Iraq Crisis: Thursday War in the Channel is dress rehearsal for real thing in the Gulf

HMS Illustrious will arrive in the Gulf next week, amid growing tension, as Saddam Hussein continues to defy the United Nations. Before she left, the ship took part in a mock battle in the Channel to prepare for her deployment. Ian Burrell joined Armed Forces minister John Reid at sea as he viewed the exercise.

"Oh my Christ, we've been hit!" shouted the minister from the depths of the operations room on the destroyer HMS Edinburgh as the news came in on his headphones that a Soviet-made missile had ripped into the side of the ship.

Seconds later, he was being whisked down a passageway where sailors were fighting to overcome a series of fires that had broken out on the lower decks.

The Edinburgh and four other warships, including the carrier Illustrious, were guarding a Navy tanker while under attack from the air, land, sea and submarine by a fictitious Middle-Eastern enemy.

As low-flying fighter jets fizzed over the bows of the ship, their potential for wreaking destruction was manifested in the bloody scenes being acted out in the bowels of the vessel. Prostrate men, with broken bone hanging from gaping wounds, and screaming "For God's sake, help me!" at their pressured colleagues, helped to create a sense of awful realism.

Dr Reid was in the thick of the action, fighting for air just like the sailors as acrid smoke seeped from open hatches.

It appeared to remind the minister of his fondness for nicotine, and he retired to the captain's quarters with a packet of Embassy filter-tips and a debriefing on the battle so far.

Despite the damage, the British force was performing well, protecting its tanker and reacting effectively to enemy attacks. The exercise - known as the Thursday War - had been drawn up in minute detail by officers from the Navy's Flag Officer Sea Training (Fost). It was intended to create conditions as close to a real-life confrontation as possible.

The minister had embarked for the exercise shortly before 8am, and cutting through the heavy mist in a pilot launch, he looked over towards Plymouth Hoe, where Drake was first told of the arrival of the Armada, and said: "There's something romantic about this; better than working on the Child Support Agency."

With the armed services nervous about the priorities of a Labour government and the possible effects of its Strategic Defence Review, Dr Reid's "up and at "em" approach is clearly a source of comfort. "He looks and sounds like a sailor," observed one naval officer. "He is making all the right noises. Let's just hope he can deliver."

As the minister had not experienced such a "battle" before, Navy chiefs were intent on convincing him that their training not only helped to save the lives of sailors but brought in money and good will from overseas.

Fost recoups about 10 per cent of its pounds 10m annual budget by persuading foreign navies to send their sailors to Plymouth for instruction. In past Thursday Wars, ships from Holland, Germany, Portugal and elsewhere have been called into action. Talks are being held with Russian admirals to persuade them to do the same.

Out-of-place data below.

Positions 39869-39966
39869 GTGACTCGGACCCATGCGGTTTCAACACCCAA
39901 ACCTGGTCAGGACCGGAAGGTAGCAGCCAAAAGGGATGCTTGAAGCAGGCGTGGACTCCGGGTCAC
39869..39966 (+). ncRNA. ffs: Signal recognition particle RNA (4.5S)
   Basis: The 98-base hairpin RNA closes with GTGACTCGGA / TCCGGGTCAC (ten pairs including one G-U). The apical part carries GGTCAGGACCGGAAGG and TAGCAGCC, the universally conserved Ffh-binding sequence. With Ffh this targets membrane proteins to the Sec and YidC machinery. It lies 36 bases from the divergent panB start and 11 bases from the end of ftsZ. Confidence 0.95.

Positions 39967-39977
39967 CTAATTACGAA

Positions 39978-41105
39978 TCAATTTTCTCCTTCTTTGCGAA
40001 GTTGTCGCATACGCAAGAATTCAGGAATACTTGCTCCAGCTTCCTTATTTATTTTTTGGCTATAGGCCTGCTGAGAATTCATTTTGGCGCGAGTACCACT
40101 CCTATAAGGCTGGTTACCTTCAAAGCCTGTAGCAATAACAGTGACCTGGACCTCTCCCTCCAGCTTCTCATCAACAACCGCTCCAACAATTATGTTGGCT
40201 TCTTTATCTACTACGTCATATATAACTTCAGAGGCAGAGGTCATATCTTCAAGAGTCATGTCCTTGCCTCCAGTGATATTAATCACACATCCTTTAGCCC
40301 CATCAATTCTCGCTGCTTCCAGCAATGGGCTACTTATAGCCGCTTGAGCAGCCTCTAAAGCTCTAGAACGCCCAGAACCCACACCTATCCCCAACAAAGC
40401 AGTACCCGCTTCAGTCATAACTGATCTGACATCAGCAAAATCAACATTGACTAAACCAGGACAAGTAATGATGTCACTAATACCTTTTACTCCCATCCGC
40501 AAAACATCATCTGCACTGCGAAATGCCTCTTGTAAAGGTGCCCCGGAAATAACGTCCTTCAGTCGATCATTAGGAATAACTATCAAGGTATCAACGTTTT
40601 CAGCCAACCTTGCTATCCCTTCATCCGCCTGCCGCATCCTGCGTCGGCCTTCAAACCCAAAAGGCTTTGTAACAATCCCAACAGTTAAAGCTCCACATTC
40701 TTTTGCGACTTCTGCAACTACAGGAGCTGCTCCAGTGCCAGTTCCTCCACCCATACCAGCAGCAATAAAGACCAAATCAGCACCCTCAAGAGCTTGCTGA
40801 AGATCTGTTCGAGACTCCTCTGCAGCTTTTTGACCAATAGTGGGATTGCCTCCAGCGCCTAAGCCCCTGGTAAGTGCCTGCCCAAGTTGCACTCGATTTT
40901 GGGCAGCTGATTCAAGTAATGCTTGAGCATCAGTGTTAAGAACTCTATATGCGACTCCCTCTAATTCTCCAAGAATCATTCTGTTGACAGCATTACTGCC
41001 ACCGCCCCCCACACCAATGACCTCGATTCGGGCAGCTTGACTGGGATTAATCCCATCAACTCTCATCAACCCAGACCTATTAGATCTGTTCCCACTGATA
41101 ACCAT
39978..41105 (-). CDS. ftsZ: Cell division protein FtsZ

Last week, the French air force played a role, dispatching Super Etendard fighters which first appeared above the Channel as small specks before screaming overhead.

The authenticity of the exercise put Dr Reid in mind of the tragedy at San Carlos Bay in the Falklands, where Super Etendards released their Exocets onto stranded British vessels. "It must have been bloody awful in bomb alley," he said.

As he watched the radar showing the incoming movement of a hostile fighter plane, he became acutely aware of the limitations of rules of engagement which only allow ships to respond after they have been attacked. "We have to make a threat assessment and look at the wider strategic issues, such as whether we are prepared to lose a ship rather than start a war," he said.

As he spoke, Illustrious was on the horizon, undergoing its final preparations for almost every eventuality when she replaces HMS Invincible in the Gulf, including the nightmare possibility of a chemical weapons attack. Dr Reid has seen for himself that she could not be better prepared.

Start your day with The Independent, sign up for daily news emails
Have you tried new the Independent Digital Edition apps?
News
ebookA unique anthology of reporting and analysis of a crucial period of history
Sport
The Queen and the letter sent to Charlie
football
Arts and Entertainment
Eurovision Song Contest 2015
EurovisionGoogle marks the 2015 show
News
Two lesbians hold hands at a gay pride parade.
peopleIrish journalist shares moving story on day of referendum
Arts and Entertainment
<p>
<b>Kathryn Williams</b>
</p>
<p>
When I was supporting Ray La Montagne I was six months pregnant. He had been touring for a year and he was exhausted and full of the cold. I was feeling motherly, so I would leave presents for him and his band: Tunnock's Tea Cakes, cold remedies and proper tea. Ray seemed painfully shy. He hardly spoke, hardly looked at you in the face. I felt like a dick speaking to him, but said "hi" every day. </p>
<p>